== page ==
Weeks passed, and the BTP team was concerned that the battery on the unit would soon expire, greatly reducing the likelihood that the transmitter would be recovered. However, there was not much to do besides wait. On December 19, 2016, Anne received an email from Patrick Talbot, Curator of the Bermuda Aquarium, Museum and Zoo. He had just spoken by phone with McRoy Wilson, manager of the Andros office of the Bahamas Ministry of Tourism, who reported that the satellite tag was now in his office at the tourism department on Andros. Mr. Wilson had been contacted by the Bahamas National Trust warden and had retrieved the transmitter, then found Patrick’s phone number on the message glued to it. Patrick passed Mr. Wilson’s contact information to Anne and she called him immediately. Mr. Wilson confirmed that he had the tag and reported that it had been found by a diver on a reef along the east coast of Andros, and that when it was found, it was no longer associated with the turtle. This was consistent with the depth data transmitted by the tag when it was brought to the surface and resumed transmitting—

the tag had been at about 20 ft below the surface the entire time it was not transmitting. No other details about the tag’s recovery were available.

The next challenge was to get the transmitter back to the lab in St. Petersburg where any untransmitted data could be downloaded. There is limited commercial airline service connecting the east coast of Andros with the U.S. but Mr. Wilson had a quick solution—a small airline called Watermakers Air that lands at an airstrip close to his office on Andros. A call to Jennifer Valencia at Watermakers was all it took to arrange pick up at Congo Town airport the following morning, and delivery a few hours later at an airport in Ft. Lauderdale, FL. Jennifer called to report the transmitter’s safe arrival and shipped it to the Florida Fish and Wildlife Research Institute in St. Petersburg, FL.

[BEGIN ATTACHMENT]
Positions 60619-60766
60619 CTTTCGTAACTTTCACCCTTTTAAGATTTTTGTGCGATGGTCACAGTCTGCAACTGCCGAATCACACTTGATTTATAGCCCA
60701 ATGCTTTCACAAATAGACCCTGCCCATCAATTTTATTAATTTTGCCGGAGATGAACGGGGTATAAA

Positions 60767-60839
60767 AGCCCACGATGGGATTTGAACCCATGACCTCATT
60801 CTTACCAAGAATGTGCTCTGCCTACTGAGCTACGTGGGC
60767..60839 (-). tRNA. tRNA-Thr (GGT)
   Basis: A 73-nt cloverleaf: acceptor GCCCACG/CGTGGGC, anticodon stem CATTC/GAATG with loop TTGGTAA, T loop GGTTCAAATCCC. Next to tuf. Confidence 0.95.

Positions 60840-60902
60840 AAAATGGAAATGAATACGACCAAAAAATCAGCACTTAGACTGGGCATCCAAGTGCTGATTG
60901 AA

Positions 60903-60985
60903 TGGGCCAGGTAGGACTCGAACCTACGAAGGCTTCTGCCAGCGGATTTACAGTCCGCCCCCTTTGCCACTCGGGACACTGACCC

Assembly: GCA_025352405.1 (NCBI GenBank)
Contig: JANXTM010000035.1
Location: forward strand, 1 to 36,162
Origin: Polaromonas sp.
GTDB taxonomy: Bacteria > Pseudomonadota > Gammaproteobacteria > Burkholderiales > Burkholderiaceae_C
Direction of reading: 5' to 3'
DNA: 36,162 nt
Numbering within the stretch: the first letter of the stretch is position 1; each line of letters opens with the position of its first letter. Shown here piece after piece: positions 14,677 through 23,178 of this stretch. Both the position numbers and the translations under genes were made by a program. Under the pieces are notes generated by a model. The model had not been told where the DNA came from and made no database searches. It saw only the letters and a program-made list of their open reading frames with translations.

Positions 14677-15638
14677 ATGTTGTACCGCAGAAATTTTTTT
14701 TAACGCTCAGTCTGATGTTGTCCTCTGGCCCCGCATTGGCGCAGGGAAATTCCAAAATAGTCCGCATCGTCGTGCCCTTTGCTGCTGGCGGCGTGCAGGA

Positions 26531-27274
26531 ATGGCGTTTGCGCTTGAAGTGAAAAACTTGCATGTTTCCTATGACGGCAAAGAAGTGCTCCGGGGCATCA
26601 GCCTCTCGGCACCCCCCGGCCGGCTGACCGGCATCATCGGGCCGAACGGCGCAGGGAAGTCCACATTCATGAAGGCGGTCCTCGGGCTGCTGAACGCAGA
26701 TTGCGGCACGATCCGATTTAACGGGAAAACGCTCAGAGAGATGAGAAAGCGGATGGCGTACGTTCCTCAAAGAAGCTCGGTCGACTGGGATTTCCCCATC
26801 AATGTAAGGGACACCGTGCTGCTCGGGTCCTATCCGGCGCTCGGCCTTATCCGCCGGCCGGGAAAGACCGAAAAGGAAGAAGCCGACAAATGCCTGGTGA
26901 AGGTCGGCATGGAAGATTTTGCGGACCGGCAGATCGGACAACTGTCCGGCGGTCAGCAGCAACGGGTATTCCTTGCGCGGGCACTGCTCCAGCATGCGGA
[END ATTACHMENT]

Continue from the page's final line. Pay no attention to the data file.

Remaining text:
The tag was a bit battered but still entirely functional. Robert Hardy (for whom the turtle had been named) downloaded the data stored on it and discovered that a large amount of information had remained on the tag—not just from the final days of deployment, but from the entire journey Hardy made from Bermuda to the Bahamas. The number of GPS coordinates available for the travel path for this turtle increased from 365 to 785. With the added points, a remarkably complete track of the animal’s migration could be mapped. In addition to location data (latitude and longitude), the transmitter also recorded data on depth, temperature, and diving behavior.

The fate of the turtle Hardy remains unknown, but because of the remarkable collaboration of people from the Bahamas, Bermuda and the United States, the satellite transmitter and some extremely important data on sea turtle migration were safely recovered. A big thanks to all!